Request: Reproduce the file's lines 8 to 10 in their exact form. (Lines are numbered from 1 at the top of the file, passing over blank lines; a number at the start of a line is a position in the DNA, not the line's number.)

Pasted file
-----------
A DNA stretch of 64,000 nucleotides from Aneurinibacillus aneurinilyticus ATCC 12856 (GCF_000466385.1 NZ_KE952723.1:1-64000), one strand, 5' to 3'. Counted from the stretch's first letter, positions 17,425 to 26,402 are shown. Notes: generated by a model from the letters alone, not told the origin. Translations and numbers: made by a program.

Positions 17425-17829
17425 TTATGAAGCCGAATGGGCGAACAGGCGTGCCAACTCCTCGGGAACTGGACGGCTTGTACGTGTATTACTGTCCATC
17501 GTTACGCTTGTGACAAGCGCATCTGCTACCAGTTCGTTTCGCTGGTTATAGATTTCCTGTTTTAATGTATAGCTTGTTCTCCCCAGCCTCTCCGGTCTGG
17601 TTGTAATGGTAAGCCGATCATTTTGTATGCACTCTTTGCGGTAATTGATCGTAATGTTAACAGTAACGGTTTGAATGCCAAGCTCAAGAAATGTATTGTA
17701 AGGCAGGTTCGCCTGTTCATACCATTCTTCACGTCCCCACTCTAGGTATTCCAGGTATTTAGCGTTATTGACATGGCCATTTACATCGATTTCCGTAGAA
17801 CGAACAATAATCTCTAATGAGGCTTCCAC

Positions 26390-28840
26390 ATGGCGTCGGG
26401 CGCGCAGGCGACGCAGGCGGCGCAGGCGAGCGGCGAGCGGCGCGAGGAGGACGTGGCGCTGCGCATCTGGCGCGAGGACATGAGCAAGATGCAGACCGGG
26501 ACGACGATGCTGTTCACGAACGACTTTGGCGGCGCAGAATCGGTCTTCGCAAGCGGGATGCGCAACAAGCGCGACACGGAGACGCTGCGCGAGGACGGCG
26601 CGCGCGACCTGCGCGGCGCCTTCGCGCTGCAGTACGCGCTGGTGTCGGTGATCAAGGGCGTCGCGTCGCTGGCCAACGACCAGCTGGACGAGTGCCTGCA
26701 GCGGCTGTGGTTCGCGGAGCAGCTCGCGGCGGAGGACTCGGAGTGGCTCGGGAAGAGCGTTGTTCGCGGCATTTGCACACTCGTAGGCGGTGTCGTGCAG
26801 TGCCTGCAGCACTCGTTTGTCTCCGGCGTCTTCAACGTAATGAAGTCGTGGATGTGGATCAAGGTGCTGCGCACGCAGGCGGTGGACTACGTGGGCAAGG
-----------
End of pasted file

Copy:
Positions 26390-28840
26390 ATGGCGTCGGG
26401 CGCGCAGGCGACGCAGGCGGCGCAGGCGAGCGGCGAGCGGCGCGAGGAGGACGTGGCGCTGCGCATCTGGCGCGAGGACATGAGCAAGATGCAGACCGGG